What is Appassimento?

The Veneto region in northeastern Italy, essentially the mainland behind Venice, is a hub of winemaking excellence, known for its diverse and high-quality wines such as Amarone and a rich array of sparkling delights. Among the various techniques employed by winemakers in this region, the appassimento process stands out as a time-tested method that produces some of the most distinct and celebrated wines. This proven technique involves drying grapes to concentrate their sugars and flavours, resulting in wines of outstanding depth and complexity. The sweet wines obtained in this manner are also sometimes referred to as "Passito" wines and occasionally as "Vin Santo."


Understanding the Appassimento Process

Appassimento begins with the careful selection of quality grapes, harvested at full ripeness under the Italian sun. The selected grapes are then spread out on straw mats, bamboo racks, or plastic crates in well-ventilated drying rooms called “fruttai”. This drying period can last from several weeks to typically up to four months. During this time, the grapes lose a significant portion of their water content (up to 40%), which leads to a higher concentration of residual sugars, acids, and phenolic compounds. Only then does the winemaking process begin with the pressing of the raisin-like grapes to extract their sugar-rich must.



The Role of Appassimento in Veneto Wines

The appassimento method is integral to the production of several renowned wines from the Veneto region. Among these, Valpolicella Recioto, Recioto di Soave, and Torcolato are prime examples that showcase the unique characteristics imparted by this drying process. 

  • Recioto della Valpolicella: This sweet red wine is made primarily from Corvina, Corvinone, and Rondinella grapes. The appassimento process enhances the natural sweetness and flavor profile of the grapes, resulting in a wine with rich aromas of ripe brown cherries, black plums, figs, and a velvety texture. 
  • Recioto di Soave: This sweet white wine is produced from Garganega grapes. The drying process brings out honeyed notes and a bouquet of apricots, peaches, and orange blossoms. The wine is known for its golden color, smooth texture, and vibrant acidity.
  • Torcolato: Made from Vespaiola grapes in the Breganze area close to Vicenza, Torcolato is a lesser-known but equally remarkable sweet wine. The name "Torcolato" comes from "torcere," meaning to twist, referencing the traditional method of twisting grape bunches and hanging them from strings rather than laying them on mats for drying in the fruttai. It offers intense aromas of dried fruits, honey, and vanilla, with a seductive sweetness balanced by refreshing acidity.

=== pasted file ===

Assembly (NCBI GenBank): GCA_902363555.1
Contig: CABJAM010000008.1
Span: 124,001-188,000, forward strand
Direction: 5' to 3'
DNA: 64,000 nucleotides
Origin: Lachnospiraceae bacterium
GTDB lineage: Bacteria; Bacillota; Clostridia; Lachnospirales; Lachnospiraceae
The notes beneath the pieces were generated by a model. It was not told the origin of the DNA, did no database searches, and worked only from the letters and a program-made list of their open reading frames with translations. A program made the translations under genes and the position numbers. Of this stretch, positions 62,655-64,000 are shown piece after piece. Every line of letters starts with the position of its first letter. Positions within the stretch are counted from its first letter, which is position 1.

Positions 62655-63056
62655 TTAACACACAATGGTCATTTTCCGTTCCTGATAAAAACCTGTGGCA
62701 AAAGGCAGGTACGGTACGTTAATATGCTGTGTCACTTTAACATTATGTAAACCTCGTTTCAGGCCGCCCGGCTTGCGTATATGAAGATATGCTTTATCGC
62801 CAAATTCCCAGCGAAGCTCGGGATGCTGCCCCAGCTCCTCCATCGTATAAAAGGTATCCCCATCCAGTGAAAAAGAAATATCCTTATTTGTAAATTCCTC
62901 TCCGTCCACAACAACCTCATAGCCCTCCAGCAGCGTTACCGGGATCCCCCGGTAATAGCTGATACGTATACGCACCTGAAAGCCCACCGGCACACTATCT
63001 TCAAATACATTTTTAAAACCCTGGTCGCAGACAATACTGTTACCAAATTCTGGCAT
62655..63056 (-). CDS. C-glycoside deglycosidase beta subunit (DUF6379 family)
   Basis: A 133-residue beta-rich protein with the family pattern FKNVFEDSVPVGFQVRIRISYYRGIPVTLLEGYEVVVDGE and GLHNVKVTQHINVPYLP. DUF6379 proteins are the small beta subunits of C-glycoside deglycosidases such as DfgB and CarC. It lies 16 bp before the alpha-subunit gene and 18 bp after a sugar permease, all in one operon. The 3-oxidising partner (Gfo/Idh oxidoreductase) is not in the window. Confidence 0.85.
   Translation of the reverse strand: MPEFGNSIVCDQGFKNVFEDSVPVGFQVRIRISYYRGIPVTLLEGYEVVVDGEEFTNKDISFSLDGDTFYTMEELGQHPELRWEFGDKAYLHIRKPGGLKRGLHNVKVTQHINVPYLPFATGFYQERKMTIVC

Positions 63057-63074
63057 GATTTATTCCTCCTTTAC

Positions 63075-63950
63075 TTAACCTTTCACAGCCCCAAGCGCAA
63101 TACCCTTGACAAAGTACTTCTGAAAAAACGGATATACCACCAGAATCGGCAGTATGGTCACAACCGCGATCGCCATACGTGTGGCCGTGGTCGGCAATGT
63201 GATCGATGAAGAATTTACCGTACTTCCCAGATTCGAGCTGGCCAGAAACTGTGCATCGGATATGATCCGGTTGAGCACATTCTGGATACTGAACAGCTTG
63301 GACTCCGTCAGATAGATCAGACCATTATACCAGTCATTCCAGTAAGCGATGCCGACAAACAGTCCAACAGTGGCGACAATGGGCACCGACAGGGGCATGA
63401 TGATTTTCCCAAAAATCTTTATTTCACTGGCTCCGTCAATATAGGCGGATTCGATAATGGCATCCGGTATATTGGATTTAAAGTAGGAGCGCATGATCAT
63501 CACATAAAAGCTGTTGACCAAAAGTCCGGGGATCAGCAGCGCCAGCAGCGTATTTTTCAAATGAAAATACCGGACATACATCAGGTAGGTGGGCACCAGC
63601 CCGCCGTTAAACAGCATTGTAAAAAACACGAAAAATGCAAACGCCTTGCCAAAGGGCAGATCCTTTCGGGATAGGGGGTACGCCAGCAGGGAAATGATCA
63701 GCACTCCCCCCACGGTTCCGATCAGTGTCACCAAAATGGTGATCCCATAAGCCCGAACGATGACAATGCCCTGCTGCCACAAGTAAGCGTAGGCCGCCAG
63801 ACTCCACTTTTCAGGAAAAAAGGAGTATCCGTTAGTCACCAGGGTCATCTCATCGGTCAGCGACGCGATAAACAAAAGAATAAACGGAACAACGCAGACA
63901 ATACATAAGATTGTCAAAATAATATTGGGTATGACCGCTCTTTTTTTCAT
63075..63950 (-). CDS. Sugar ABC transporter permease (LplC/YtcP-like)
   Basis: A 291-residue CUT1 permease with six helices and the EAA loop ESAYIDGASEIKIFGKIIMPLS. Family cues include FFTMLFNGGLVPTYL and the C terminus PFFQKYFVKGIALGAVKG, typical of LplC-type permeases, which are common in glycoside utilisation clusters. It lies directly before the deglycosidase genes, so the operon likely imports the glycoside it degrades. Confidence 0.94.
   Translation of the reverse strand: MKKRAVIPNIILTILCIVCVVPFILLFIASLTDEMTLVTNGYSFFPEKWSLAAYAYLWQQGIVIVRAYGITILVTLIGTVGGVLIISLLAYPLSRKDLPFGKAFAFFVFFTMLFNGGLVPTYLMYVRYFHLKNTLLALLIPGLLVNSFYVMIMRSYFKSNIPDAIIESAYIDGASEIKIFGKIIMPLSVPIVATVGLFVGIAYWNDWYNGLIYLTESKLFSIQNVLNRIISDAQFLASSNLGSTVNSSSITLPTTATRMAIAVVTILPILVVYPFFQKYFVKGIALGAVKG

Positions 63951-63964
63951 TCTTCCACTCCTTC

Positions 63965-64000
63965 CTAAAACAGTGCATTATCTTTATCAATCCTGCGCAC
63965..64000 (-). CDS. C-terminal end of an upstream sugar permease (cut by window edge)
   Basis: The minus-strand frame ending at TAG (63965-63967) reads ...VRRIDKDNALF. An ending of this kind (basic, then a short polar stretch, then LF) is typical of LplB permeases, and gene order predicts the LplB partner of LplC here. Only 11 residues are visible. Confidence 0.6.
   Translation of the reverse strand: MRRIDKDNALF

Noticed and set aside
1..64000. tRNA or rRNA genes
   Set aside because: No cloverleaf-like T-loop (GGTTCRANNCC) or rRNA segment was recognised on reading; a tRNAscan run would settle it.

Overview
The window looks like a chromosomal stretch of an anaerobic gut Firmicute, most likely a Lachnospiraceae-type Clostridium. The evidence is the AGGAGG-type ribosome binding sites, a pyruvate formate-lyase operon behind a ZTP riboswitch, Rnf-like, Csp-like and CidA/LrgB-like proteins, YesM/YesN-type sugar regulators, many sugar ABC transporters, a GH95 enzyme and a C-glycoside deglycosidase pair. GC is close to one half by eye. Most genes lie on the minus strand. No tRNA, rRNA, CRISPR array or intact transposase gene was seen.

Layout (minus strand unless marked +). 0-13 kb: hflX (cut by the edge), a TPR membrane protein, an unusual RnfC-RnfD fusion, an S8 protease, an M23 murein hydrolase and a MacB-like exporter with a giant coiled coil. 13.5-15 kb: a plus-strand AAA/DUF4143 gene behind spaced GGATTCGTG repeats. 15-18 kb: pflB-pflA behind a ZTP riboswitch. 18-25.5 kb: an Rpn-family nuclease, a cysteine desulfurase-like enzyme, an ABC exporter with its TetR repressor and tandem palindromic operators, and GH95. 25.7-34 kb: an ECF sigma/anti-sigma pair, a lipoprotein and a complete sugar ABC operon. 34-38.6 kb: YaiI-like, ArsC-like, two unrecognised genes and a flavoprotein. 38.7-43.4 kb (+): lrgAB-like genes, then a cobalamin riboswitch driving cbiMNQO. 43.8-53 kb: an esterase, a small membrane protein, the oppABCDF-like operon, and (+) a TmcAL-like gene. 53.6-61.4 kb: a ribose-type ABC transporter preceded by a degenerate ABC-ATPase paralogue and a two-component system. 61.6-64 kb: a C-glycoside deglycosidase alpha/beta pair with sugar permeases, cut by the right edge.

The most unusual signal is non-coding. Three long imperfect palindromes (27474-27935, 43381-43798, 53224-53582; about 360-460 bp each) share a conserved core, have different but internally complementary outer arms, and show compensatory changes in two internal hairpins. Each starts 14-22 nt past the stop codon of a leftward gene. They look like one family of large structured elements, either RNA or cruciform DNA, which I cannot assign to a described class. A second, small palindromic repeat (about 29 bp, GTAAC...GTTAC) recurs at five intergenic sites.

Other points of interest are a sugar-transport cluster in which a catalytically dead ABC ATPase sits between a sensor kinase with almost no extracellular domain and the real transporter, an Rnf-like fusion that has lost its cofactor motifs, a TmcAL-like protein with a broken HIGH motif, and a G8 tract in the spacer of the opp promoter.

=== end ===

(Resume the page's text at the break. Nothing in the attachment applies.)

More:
Broader Implications of Appassimento

        While the Veneto region is most famous for its appassimento sweet wines, this technique is also used in the production of Amarone della Valpolicella. Though not a sweet wine, the grapes in Amarone undergo appassimento to achieve a full-bodied and complex character, with fermentation consuming all sugars, however high they were in the original must.

        Appassimento is popular in other winemaking areas of Italy as well. Among prominent sweet wine varieties are Vin Santo del Colli Senesi (Tuscany) and Moscato di Pantelleria (Sicily). 

        The appassimento process offers several benefits that contribute to the unique quality of wines:

        • Concentration of Flavors: The drying process intensifies the flavours, creating a rich and complex wine profile.
        • Enhanced Sweetness: For sweet wines, the concentrated sugars result in a natural sweetness that is balanced by acidity.
        • Aging Potential: Wines made using appassimento often have excellent aging potential due to their high sugar and acid content.

        A bit of a rarity are sparkling, spumante passito wines. However, there are a few exceptional cases where producers occasionally introduce limited production of sparkling sweet passito wines to the market. It does not get much better than **red sparkling Recioto della Valpolicella DOCG**. Rich black fruit flavours of plum, brown cherries, black currant, and ripe figs in a velvety, tingling dance of bubbles on the palate. For a classic pairing, enjoy it with dry desserts like biscotti or shortbread cookies. It also complements fruit salads with a touch of acidity. Also great as an aperitif.



        Appassimento is more than just a winemaking technique; it is a tradition that embodies the skill and passion of Veneto’s winemakers. Wines like Valpolicella Recioto, Recioto di Soave, and Torcolato are testaments to the success of this method, offering wine enthusiasts a taste of history and craftsmanship. The popularity of these wines continues to grow, and the appassimento process remains a cornerstone of Italy's rich viticultural heritage.

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